Growing Concerns about Drones over Prisons

Highlights from the Report “Countering the Emerging Drone Threat to Correctional Security”

a drone with contraband over a prison

The recently released report, "Countering the Emerging Drone Threat to Correctional Security," highlights findings from a workshop that included Correctional Institution Professionals from across the United States. The report was made possible by the University of Denver and RAND, on behalf of the National Institute of Justice. Delegates provided feedback that helped the report authors identify the challenges preventing correctional institutions from responding to drone incidents and opportunities to help prisons and jails manage the growing problem.

According to the report, “Drones represent a serious emerging threat to the safety and security of correctional institutions across the United States. Conspirators are using drones to introduce various contraband, such as drugs and cell phones, into correctional institutions. In some cases, drones have been used to deliver weapons and tools to facilitate escape.”

Two primary questions posed by the University and RAND team focused the conversation:

    1. What are key challenges and opportunities associated with preventing, detecting, and responding to drone incidents?
    2. What are the highest-priority needs? That is, which needs, if addressed, would have the greatest impact on countering the threats posted by drones?

In answer, respondents shared experience, observations, questions, and concerns about drones as a critical threat to prisons. Here are a few of the quotes from departments of corrections that reinforce the concerns about drones:

    • “It’s an epidemic at this point. It’s a daily occurrence, and I’m sure there’s many more that go undetected.”
    • “[The criminal use of drones is] a low-risk, high-reward proposition.”
    • “There’s big money to be made. An iPhone can go for $4,000 or more.”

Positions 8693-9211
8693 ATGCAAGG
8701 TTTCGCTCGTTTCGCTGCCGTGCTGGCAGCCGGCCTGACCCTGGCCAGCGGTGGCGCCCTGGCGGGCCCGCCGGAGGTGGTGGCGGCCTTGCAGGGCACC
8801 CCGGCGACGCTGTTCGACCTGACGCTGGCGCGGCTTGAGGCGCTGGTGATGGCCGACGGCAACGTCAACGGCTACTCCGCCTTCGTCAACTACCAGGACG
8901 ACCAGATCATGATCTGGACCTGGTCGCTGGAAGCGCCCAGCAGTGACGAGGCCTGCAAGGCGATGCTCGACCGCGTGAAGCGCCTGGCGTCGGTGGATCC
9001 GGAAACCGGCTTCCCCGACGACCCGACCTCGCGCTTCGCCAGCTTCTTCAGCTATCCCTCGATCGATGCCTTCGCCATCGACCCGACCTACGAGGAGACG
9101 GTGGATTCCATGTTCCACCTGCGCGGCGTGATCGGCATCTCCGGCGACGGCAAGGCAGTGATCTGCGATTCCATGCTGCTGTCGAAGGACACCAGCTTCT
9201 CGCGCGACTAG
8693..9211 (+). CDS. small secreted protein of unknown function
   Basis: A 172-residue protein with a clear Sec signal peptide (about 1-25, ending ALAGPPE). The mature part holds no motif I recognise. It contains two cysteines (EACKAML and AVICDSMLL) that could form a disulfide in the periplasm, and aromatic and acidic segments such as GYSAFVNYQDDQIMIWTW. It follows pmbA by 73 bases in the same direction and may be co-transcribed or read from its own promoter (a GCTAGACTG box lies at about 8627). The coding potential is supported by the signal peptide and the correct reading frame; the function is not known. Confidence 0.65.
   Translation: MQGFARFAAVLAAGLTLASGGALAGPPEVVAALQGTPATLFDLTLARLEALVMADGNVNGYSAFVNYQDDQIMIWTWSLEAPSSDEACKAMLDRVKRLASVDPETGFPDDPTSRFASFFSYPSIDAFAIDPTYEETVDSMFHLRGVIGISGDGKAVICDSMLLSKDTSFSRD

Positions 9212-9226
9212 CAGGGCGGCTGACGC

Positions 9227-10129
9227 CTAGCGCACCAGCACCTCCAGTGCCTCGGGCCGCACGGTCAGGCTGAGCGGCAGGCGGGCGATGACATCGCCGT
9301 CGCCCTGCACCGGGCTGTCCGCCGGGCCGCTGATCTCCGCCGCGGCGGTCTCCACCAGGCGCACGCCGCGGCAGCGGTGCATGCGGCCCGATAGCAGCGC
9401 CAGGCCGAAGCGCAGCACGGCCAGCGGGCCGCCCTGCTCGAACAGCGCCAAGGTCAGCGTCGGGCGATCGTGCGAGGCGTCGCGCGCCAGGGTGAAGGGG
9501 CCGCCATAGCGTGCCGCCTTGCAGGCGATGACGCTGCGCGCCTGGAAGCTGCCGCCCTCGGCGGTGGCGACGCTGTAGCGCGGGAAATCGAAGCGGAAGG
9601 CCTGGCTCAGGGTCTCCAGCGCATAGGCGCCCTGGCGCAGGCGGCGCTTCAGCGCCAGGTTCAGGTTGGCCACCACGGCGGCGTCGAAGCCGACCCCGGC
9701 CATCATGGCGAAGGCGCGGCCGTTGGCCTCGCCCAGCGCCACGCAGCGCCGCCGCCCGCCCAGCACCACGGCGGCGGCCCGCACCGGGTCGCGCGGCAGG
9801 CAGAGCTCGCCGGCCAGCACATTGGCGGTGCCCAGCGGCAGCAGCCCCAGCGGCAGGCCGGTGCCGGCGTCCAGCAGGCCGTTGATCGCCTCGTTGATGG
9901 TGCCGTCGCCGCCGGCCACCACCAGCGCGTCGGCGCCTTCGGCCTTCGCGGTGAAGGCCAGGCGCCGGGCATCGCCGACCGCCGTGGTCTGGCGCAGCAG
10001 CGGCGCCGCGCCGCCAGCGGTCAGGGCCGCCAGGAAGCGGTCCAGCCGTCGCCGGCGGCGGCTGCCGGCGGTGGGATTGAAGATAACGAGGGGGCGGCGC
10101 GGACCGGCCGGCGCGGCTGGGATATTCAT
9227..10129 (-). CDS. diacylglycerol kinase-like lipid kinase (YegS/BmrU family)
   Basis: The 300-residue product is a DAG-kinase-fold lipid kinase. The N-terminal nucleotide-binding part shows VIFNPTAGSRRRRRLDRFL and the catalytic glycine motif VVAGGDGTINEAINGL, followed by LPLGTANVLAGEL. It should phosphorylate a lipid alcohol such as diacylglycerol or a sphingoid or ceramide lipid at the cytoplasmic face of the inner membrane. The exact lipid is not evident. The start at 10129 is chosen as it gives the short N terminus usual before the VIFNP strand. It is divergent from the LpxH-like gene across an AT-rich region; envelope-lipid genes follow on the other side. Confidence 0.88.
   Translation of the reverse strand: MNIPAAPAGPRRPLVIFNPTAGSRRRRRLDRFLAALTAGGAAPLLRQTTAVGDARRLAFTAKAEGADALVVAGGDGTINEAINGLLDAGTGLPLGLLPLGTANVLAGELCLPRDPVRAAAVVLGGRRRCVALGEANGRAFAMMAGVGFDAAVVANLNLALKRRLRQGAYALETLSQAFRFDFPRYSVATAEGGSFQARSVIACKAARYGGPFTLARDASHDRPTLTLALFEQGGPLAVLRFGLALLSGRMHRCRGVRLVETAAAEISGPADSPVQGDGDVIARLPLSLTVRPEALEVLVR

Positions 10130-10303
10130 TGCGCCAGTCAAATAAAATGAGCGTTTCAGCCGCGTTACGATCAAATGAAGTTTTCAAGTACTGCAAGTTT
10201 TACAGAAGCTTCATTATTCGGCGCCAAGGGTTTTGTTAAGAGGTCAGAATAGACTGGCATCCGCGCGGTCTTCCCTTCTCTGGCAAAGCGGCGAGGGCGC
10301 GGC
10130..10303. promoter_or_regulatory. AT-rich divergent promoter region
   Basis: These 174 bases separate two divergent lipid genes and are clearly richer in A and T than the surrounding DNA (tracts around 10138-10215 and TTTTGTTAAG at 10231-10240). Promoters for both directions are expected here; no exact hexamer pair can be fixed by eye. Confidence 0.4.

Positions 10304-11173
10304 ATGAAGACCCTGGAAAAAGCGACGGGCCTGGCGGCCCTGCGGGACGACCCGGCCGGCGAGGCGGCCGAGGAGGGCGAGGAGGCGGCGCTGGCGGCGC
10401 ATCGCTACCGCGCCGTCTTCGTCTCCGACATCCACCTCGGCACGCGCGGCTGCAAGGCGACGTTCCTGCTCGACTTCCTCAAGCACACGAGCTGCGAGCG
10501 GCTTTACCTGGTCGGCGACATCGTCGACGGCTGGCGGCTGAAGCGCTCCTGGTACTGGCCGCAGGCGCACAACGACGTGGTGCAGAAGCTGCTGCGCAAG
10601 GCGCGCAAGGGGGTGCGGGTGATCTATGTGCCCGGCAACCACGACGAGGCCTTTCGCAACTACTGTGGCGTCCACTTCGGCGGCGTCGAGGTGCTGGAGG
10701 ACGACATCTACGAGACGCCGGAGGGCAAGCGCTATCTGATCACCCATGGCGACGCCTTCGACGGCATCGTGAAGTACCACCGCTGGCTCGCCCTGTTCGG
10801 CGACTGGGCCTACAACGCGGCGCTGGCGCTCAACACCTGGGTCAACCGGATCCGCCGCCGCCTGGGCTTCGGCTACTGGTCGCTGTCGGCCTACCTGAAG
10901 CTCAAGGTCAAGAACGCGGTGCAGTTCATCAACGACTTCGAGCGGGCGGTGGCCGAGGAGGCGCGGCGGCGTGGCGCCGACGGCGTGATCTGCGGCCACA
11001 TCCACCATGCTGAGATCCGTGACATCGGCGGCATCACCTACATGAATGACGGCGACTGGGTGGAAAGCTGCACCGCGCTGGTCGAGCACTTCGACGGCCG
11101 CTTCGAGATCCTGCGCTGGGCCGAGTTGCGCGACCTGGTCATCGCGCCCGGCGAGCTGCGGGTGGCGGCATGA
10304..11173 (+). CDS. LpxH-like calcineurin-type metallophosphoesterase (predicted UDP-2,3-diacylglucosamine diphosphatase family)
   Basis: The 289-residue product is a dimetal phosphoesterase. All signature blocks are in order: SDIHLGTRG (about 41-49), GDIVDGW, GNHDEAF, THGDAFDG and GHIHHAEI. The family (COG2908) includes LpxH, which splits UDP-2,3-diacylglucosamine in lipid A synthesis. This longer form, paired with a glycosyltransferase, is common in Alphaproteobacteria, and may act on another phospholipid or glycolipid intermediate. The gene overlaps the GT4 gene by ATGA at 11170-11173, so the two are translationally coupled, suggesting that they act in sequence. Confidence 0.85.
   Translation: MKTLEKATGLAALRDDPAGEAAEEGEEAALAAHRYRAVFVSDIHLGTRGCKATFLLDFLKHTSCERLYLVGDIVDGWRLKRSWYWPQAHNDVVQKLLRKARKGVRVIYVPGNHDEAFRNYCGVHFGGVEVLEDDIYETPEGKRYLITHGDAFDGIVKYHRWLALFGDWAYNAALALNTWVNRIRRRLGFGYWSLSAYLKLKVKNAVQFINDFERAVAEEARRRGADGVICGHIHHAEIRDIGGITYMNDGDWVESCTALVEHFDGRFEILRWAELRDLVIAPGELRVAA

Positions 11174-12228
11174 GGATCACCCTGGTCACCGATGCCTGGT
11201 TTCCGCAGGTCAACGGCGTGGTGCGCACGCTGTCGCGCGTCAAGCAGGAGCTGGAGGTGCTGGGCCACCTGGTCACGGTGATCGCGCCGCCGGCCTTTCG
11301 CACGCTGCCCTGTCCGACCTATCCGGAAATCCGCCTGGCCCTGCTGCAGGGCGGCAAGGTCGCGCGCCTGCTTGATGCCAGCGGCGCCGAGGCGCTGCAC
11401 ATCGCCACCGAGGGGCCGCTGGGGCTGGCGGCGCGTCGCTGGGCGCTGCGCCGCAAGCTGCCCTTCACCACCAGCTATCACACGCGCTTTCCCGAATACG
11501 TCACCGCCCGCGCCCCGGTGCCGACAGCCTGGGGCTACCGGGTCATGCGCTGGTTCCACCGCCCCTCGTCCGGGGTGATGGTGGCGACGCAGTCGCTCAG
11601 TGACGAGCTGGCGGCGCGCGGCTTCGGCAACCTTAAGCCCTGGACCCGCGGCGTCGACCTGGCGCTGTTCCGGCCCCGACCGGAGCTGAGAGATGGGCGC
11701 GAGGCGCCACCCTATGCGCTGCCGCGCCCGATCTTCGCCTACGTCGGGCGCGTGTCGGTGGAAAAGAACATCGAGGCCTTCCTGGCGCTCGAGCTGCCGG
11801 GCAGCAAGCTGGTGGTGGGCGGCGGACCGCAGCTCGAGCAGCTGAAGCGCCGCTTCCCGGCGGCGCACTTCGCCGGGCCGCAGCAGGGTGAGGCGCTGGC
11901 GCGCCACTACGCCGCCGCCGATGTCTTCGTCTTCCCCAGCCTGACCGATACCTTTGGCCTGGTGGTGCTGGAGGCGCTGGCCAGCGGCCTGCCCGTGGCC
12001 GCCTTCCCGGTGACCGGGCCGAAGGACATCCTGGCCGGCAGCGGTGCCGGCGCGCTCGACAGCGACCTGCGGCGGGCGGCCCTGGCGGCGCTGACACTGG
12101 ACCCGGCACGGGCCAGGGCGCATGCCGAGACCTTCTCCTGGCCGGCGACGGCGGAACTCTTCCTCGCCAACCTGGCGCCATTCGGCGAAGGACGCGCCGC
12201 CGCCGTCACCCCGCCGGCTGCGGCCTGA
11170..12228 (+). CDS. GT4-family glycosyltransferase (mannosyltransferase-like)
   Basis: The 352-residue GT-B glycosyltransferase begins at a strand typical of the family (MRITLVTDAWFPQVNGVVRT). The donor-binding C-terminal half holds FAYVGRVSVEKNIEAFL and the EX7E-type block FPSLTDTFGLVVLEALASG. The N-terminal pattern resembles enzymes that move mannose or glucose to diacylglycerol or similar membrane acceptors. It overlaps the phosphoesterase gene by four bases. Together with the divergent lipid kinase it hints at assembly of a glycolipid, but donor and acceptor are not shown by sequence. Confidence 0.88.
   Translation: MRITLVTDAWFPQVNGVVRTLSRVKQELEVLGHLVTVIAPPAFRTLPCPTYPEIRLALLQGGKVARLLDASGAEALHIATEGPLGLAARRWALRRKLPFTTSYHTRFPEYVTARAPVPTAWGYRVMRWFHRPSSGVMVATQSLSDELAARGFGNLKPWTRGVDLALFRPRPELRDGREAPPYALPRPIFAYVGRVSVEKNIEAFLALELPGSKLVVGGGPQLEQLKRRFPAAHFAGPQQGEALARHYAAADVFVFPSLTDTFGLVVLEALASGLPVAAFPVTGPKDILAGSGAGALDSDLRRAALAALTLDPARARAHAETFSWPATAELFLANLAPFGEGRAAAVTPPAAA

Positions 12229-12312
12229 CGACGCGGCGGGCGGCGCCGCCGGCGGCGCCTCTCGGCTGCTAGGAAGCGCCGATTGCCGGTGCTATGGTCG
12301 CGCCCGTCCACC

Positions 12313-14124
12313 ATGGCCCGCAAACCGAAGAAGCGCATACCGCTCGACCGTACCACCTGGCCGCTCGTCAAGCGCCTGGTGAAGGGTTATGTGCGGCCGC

• “It’s very hard to respond in time to catch the drone operator in the act.”

According to the report, the workshop participants identified and prioritized 29 needs that will help Correctional Facilities justify and engage solutions. 13 needs were ranked as high-priority, and we found the following four themes emerged. For more detail on the information gleaned from the responses of workshop participants, download the full report.

1. Determining the scope of the problem

Respondents agree that standard terminology used in defining a drone incident, and national data collection and reporting of incidents, are required to better quantify the extent of the drone problem. It is with this data that correctional officers can make a case for funding and solutions that reduce or eliminate the internal and operational strife that contraband delivered by drones causes.

2. Assessing risk and requirements

Guidance is needed for agencies to assess an institution’s vulnerability to drone incursion, articulate the associated operational requirements and objectives, select the appropriate solutions, and effectively implement those solutions to achieve the objectives. This includes resource development or reports, templates, best practices, manuals, buyer’s guides, etc.

Drone technology, solutions to detect drones, and the associated legal and regulatory landscape are rapidly evolving. Administrators need access to independent and objective sources of current and accurate information so that they can make better technology selection decisions.

3. Testing and evaluating

Minimum performance standards are needed, as well as operational evaluations of solutions in varying configurations (e.g., radio-frequency detection with radar) to assess the effectiveness of these solutions in a correctional environment.

Drone detection technology can be expensive, and acquisition can be difficult to justify. Agencies need (1) guidance on how to quantify the return on investment for these technologies and (2) templates and guides to help prepare grant proposals. 

4. Policy and practices

Because drones represent a relatively new threat, administrators would benefit from best practices to better leverage core correctional practices, including intelligence, investigations, and forensics, as part of a multilayered approach to addressing the threat. Furthermore, detailed reporting of incidents (e.g., drone used, flight data, payload, packaging characteristics) to a secure, shared national database would support the investigative process.

Linked in Live session with Joe Russo

Is your prison experiencing drone disruptions? Are you finding similar challenges to implementing solutions?

In a recent Linked In Live session David Lewin speaks with  Joe Russo, one of the report authors, about the threat of drones to Correctional Security - listen today.


If your facility is focused on solving the problem of contraband drops by drone, reach out to one of our experts and determine which solution is the right fit.


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